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updates for 08.01.2011

11 new posts today

Kids on fire

...is one of the concerns St Louis might be facing as the midwestern heatwave continues to pelt its unforgiving rays on the gateway to the west.  With the school year soon to begin (August 15 for most districts in the area including St Louis Public), questions have been raised about measures available in school buildings to keep kids kewl cool. Fortunately, SLPS is pretty well covered when it comes to air conditioning... <continue reading at North Park Street>


sphere of influence, man.

I love my new town.  But I've definitely seen a lot of things that are deeply unsettling to me.  I have to realize, though, that: 1. I have absolutely no right to judge. 2. It's not my job to change these people. My job is my classroom, and that's what I can control.  I can make my classroom a safe, inclusive environment.  Through helping my kids learn how to think critically, I impact their lives, and they in turn will change society.  That's it.  That's my job. My energy here is better spent planning how I will make my classroom that safe, inclusive, challenging environment, instead of judging the people who have welcomed me so warmly into their community. But seriously, Southern hospitality is a real thing!  I think this year is going to be amazing because this community is SO supportive of me and my work.  Being here has definitely shattered all of the stereotypes I had/still have, and has reminded me that stereotypes oversimplify and dehumanize. My roommate and I were watching What About Bob? today, and when I finally stopped laughing my head off, I had this moment where I thought "Oh my gosh I'm going to be a teacher in 2 weeks!  And what am I doing in Arkansas?!".  Every once in awhile I realize just how surreal this all is.  Then I look around at my newly-furnished living room and ever-present pile of teaching books and I realize that everything's going to be okay. Dr. Marvin had it right. Baby steps.


I was happy to just be nomintated ...

Since they started tracking the stats on the different teachforus blogs about two years ago, I was pleased that this blog was consistently in the top ten.  Considering that this site is generally for CMs who are in their first or second years, the musings of forty-one year old one-time TFA hot shot who got exiled fifteen years ago and clawed my way back into the conversation through perseverance and speaking the truth should not be that popular. But the masses have spoken and according to the most recent post from Teachforus.org, this blog was the #1 most popular site from Jan 1st to July 1st 2011.  I don't know if I should be proud or ashamed (don't you have anything better to do with your life -- you have a wife and two kids, don't you?), but I'm going to choose 'proud' and try to continue doing my best blogging for the next 6 month cycle. TFA can't be too thrilled that this site that often calls them out on their false claims, which they link to from their main site (let's see how long they continue to do that), could be so popular. I'm also thrilled that mathinaz (#2) and Drinking The Kool Aid (#3)  are two of my favorite blogs here which I follow regularly.  They're both math teachers like me, which is interesting. Anyway, feel free to use the comments to congratulate me and implore me to keep up the good work.


Stir Craaazy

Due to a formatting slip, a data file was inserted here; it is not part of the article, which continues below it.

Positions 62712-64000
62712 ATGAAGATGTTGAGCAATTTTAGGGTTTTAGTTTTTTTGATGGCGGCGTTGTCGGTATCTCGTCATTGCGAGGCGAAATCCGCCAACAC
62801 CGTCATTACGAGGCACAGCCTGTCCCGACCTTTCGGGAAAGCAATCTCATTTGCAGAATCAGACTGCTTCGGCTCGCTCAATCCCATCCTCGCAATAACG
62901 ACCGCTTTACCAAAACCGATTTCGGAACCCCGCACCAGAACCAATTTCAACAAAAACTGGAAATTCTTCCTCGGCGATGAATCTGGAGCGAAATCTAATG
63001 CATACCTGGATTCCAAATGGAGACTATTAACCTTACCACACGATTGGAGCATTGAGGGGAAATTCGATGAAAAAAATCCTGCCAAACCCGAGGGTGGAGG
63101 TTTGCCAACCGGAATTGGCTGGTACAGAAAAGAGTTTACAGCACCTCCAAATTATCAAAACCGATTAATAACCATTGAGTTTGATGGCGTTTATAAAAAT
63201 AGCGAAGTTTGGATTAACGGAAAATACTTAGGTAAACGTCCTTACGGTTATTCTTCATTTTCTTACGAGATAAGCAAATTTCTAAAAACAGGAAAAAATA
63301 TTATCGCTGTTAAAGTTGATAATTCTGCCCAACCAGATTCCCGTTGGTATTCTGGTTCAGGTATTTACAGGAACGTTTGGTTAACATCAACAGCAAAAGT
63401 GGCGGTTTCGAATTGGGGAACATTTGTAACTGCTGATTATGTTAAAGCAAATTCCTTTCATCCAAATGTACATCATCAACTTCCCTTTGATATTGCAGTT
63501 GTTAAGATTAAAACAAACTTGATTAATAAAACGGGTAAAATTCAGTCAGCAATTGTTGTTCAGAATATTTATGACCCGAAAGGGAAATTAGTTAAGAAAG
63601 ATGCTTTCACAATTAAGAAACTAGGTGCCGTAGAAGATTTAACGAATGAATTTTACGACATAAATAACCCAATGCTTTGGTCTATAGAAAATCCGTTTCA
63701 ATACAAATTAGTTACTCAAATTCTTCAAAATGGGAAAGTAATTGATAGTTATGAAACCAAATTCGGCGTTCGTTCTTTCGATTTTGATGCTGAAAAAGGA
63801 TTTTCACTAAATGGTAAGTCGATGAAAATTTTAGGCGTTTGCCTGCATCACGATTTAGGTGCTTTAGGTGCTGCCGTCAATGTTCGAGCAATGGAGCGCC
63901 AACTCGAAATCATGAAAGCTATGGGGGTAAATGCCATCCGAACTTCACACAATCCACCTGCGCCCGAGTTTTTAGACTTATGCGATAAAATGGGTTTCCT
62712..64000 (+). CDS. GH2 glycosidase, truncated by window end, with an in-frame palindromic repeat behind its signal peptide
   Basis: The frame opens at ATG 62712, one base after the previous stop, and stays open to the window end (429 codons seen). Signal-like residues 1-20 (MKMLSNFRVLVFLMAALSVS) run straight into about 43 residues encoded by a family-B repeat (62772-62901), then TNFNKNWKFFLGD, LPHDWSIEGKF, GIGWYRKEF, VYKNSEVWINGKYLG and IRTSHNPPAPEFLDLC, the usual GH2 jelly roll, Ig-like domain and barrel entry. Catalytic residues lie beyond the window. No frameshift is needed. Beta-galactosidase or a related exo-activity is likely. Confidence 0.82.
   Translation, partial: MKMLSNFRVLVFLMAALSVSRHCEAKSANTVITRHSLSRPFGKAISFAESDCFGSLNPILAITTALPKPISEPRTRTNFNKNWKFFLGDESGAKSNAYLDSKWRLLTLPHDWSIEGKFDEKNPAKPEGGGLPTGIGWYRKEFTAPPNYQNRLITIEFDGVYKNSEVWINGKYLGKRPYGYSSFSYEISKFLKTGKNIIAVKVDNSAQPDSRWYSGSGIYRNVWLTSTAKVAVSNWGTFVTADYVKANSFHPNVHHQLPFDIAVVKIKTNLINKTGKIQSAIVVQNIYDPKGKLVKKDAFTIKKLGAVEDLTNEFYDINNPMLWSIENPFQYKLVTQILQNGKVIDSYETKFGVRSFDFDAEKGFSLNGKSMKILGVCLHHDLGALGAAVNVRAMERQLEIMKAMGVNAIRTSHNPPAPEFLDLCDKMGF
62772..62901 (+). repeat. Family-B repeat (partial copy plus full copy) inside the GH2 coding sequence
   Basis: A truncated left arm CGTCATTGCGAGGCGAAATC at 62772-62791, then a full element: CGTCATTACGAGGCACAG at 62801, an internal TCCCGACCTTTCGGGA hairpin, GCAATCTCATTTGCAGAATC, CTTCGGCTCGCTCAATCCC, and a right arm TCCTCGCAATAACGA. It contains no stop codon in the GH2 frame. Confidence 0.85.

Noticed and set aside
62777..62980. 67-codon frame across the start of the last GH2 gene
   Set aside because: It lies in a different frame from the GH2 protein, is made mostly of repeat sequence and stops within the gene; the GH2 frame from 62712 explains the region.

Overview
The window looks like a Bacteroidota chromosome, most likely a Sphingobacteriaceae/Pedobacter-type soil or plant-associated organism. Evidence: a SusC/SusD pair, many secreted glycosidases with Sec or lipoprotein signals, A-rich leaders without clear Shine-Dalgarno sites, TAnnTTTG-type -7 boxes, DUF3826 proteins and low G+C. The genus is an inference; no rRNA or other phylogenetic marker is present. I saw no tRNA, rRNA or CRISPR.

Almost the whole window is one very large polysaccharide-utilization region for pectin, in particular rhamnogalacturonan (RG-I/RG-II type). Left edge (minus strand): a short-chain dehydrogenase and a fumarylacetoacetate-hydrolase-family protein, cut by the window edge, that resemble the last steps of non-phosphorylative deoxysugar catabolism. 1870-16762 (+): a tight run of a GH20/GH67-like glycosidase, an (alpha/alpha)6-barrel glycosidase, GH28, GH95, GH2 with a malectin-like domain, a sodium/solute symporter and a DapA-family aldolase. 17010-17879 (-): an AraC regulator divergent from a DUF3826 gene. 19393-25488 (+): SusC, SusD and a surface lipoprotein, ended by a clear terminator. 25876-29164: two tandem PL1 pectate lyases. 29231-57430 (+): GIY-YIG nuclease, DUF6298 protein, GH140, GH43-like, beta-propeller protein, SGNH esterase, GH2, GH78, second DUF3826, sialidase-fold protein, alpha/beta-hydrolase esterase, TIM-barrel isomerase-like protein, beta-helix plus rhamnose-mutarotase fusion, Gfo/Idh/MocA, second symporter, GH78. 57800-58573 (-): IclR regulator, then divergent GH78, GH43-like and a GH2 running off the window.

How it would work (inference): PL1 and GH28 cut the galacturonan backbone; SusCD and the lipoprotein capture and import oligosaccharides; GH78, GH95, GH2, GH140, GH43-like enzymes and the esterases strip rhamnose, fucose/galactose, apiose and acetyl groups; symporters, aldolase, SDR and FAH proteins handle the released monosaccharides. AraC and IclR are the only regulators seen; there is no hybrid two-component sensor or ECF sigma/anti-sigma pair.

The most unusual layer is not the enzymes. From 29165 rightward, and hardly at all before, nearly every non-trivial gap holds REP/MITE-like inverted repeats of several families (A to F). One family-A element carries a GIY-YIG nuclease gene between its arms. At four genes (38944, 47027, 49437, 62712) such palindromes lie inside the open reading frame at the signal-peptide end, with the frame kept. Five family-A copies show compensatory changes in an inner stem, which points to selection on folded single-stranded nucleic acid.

So much (and yet so little!) has happened in the past few weeks.  I am currently sitting in my hotel room, my casa for the next three weeks, and I am so bored and restless and excited and motivated and anxious and tired and every other emotion you can think of.  I have those moments where I ask myself what the #$%! I am doing here and how I managed to pick up my life (again!) and move so far from everyone and everything that means so much to me.  When this happens, I think about my kids in Mississippi this summer and how much they inspired me and reminded me every day that the gap is real and that they don't deserve the shitty educations they are getting.  I think of how lucky I was to have people to teach me to advocate for myself and my education, and I am here to be that someone for my students, to make them realize how intelligent, amazing, wonderful, resourceful and talented they are and that THEY are in control of their own destinies.  I am here to learn from the veteran teachers that have lived the gap with their students, the real advocates for the kids of the Delta, people who love these kids and have fought for them long before TFA got here and will fight long after TFA CMs move on to the next stages of their lives.  I am here to become a part of this community, to use my strengths to help my students learn and grow, as I grow and learn from them at the same time. Ok, enough of the cursi-fest.  Here's a run-down of what has been happening since I last updated: 1) I bought a house.  It's not the yellow house of my sueños, but it's adorable and it's going to be a great first home for me!  Everyone freaks out when they find out that I BOUGHT a house, but there are plenty of TFAers coming into the area every year, so if I decide not to stay after my two year commitment, having a house here is still feasible.  Closing is on August 26th, and I can't wait to move in!  My roomie is from Georgia, and I am so lucky to have found an amazing person to live with for at least the next 2 years! 2) I went to Chicago for a weekend to visit a friend, and being in the city was definitely the break I needed!  I went to a soccer game (Chicago Fire vs. Manchester United), and I loved being able to walk places and use public transportation! 3) I went to FL Orientation this past Monday, and it was so wonderful to hang out with fellow foreign language teachers!  I got a lot of my lingering questions answered, and I was rejuvenated being in a room full of people who love languages as much as I do and have incredible experiences and passion to share with their students.  We did some practicing implementing TPRS, and it was great to see other teachers teach and to get feedback from them.  In true TFA style, a whole bunch of information was crammed into my brain in one day, but it was definitely the most helpful of all of my TFA professional development.  Going through lesson plans, unit plans, assessments, and long term plans of current teachers made it even more real that I will be the leader of my classroom so soon!  I am sifting through resources, and I feel a lot less overwhelmed than I anticipated.  I'll keep you posted. 4) For the past week, I have spent a lot of time in my classroom.  I have done a lot of cleaning, organizing and decorating, and I have done a good amount of planning, but there is so much to do that I get distracted easily and end up wandering aimlessly around doing piddly things instead of making progress on one thing at a time.  Tomorrow, I plan to go in with a list in hand and start at the top of the list, not allowing myself to stray from the task at hand.  I am so excited to get the room in order, but unless I make some sort of sense of the way I am doing it, it is going to take me forever! 5) For the past week, I have also watched more television than I have in MONTHS.  Is there something wrong with having the Lifetime, BRAVO, and MTV lineups memorized?  Fabulous.  I didn't think so. So, I love the Delta, but there are so many things that I miss about home and about my pre-TFA life.  I am starting a list here (that I will add to as my journey continues) of the things I miss about home and the things I love about the Delta :